Nocturnal Animals - Cinema Review

'Edward has spent nineteen years writing a novel to unpick his past relationship. Has hand delivered it to his ex-wife. And has played with her reactions and emotions to a degree that includes ignoring her phone calls.'

Nocturnal Animals is a film that will inspire complex reactions, which is my way of saying that my initial Twitter post may not have told the full story of how I feel about the film. A day after viewing and I am still thinking about a film I ostensibly didn't like, but did respect. Amy Adams reacting for the audience, when she reaches a violent part of the book Edward Sheffield (Jake Gyllenhaal) has written for her, has stayed with me. The question around how righteous and how fair the anger Sheffield feels is, has stayed with me, despite my initial feeling that it was deeply unjustified. The question of whether Sheffield's novel is even designed as Susan (Adams) takes it also remains.

Perhaps the latter is the biggest reason for musing on the film at length, and for that respect growing into something which entices a second viewing. Receiving Edward's proof of his novel in her mailbox, nineteen years after they separated, Susan immediately cuts herself on the packaging. It's an overly obvious sign from director Tom Ford and Susan takes it as such: this is something here to do violence to her. With a philandering husband (Armie Hammer) away on business, Susan sets about reading. The on-page action also takes place in a parallel narrative depicted by Ford on screen.

Susan takes the novel personally, as it is clearly intended, but she does so with the feeling that it is an assault upon her, righteously picking at the guilt she feels. There is an argument though that the novel explores Edward's guilt as well. In the fictional story, Tony Hastings (also Gyllenhaal) is unable to protect his family from unwanted attention (and far worse things). In real life Susan appears to tell Edward that he is weak, leading partially to their separation. The novel, even if you accept Susan as ultimate subject, at least partially unpicks Edward's guilt surrounding his actual or perceived weakness.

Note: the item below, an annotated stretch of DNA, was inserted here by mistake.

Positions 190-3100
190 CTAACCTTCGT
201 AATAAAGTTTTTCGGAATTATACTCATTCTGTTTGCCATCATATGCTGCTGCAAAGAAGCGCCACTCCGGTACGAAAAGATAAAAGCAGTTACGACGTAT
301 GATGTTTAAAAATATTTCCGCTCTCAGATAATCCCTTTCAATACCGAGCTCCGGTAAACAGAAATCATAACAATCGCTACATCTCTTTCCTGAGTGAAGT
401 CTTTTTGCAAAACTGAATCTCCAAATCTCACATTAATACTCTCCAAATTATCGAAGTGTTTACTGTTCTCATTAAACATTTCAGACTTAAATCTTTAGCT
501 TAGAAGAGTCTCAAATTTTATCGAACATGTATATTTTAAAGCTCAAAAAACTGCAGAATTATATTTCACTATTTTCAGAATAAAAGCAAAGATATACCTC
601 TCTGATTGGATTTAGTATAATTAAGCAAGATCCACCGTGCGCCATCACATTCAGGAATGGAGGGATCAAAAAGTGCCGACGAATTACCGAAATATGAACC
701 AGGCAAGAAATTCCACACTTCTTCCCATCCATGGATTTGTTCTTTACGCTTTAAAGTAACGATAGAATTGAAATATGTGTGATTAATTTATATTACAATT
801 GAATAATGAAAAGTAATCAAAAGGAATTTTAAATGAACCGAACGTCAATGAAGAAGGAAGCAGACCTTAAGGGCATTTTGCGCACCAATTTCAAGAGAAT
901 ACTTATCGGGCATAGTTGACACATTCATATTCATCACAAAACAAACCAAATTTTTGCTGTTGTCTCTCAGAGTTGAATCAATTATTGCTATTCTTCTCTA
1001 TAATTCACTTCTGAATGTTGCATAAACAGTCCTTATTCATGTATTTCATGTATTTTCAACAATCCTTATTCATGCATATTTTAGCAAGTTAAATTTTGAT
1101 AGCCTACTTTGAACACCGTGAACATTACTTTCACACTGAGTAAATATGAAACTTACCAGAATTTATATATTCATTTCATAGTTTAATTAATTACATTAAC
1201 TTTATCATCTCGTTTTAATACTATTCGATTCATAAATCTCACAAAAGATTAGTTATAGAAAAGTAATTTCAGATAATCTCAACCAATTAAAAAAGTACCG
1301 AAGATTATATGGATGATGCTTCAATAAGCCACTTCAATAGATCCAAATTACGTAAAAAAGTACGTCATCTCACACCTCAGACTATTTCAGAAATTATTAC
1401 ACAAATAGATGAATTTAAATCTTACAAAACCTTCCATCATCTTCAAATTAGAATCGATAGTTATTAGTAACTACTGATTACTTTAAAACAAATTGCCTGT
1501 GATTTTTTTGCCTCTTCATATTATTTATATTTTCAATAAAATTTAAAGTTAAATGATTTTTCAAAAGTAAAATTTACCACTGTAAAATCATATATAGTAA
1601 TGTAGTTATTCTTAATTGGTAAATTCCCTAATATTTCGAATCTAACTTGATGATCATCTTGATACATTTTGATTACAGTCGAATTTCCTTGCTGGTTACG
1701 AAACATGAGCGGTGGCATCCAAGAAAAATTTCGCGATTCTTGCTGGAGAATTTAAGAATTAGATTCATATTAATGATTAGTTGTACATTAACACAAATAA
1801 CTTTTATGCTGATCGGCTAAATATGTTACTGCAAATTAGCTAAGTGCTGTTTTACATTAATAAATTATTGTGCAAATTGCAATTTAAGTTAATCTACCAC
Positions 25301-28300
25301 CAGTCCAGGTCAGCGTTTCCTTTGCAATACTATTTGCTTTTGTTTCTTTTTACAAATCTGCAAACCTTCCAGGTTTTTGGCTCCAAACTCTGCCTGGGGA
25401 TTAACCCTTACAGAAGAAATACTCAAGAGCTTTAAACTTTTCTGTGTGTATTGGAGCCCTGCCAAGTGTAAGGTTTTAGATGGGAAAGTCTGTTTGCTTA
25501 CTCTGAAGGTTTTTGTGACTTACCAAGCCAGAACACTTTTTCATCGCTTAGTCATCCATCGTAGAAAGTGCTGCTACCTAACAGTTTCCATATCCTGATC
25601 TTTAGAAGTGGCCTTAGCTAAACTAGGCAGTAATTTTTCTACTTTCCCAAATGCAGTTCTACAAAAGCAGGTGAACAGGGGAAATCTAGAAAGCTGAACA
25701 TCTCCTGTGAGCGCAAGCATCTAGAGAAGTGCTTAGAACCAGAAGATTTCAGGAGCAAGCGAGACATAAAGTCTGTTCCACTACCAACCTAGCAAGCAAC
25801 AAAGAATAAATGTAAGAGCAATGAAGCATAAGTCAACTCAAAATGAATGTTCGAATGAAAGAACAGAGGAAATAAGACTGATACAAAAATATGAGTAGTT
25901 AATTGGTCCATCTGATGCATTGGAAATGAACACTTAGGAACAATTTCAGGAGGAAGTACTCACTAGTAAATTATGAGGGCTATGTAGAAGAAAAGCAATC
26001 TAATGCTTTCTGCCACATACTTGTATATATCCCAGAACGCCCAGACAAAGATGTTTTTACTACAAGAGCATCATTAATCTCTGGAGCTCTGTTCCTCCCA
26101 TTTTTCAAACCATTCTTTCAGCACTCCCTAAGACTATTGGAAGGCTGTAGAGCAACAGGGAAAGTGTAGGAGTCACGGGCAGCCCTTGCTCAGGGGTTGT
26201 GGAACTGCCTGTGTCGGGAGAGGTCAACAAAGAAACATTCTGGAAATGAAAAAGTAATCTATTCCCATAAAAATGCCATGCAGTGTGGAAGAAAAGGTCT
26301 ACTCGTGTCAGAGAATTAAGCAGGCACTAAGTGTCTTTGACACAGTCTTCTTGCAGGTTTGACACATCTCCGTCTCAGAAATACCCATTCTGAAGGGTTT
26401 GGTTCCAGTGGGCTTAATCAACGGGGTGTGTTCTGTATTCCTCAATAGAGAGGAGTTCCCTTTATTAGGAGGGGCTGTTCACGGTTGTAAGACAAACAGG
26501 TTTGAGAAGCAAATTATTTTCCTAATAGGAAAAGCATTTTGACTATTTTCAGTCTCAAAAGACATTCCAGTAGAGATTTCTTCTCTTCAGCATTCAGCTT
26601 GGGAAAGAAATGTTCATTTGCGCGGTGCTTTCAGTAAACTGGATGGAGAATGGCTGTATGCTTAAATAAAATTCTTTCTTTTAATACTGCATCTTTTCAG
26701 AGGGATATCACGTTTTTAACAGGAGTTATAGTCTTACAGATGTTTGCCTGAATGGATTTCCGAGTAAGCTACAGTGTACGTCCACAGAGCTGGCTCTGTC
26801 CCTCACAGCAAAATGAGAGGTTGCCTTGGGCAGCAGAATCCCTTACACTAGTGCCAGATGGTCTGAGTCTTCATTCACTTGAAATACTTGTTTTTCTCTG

Still, that does little to change the fact that Edward has spent nineteen years writing a novel to unpick his past relationship. Has hand delivered it to his ex-wife. And has played with her reactions and emotions to a degree that includes ignoring her phone calls. The final scene is again ambiguous (think about it: do we know for certain what's happening here?) but if it is to be taken at face value then Edward's 'revenge' seems cruel and petty indeed. Plentiful scenes are shot by Ford like a Horror film; and that's before you consider the fictional narrative, which is as much Horror as it is Thriller, tensely realised by the director.

Those scenes hint at a future for Ford beyond this because, despite the film's merits, it does once again deal with the neuroses and inescapable bourgeois pasts of the one per cent. Susan's pristine house, which she wanders through emptily, has more than a passing resemblance to Colin Firth's in a single man. The depiction of Edward's book here shows that Ford can move from this to dusty redneck abduction. He needs to move to something.

For the time though this will do nicely. If Ford takes another seven years to make his next film it may prove enough time to unpick your reaction to some of the material on offer here. At worst, it gives ample time to admire the performances. Nocturnal Animals is worth seeing for Adams and Aaron Taylor-Johnson alone, plus another one of those supporting turns from Michael Shannon.





By Sam Turner. Sam is editor of Film Intel, and can usually be found behind a keyboard with a cup of tea. He likes entertaining films and dislikes the other kind. He's on , Twitter and several places even he doesn't yet know about.

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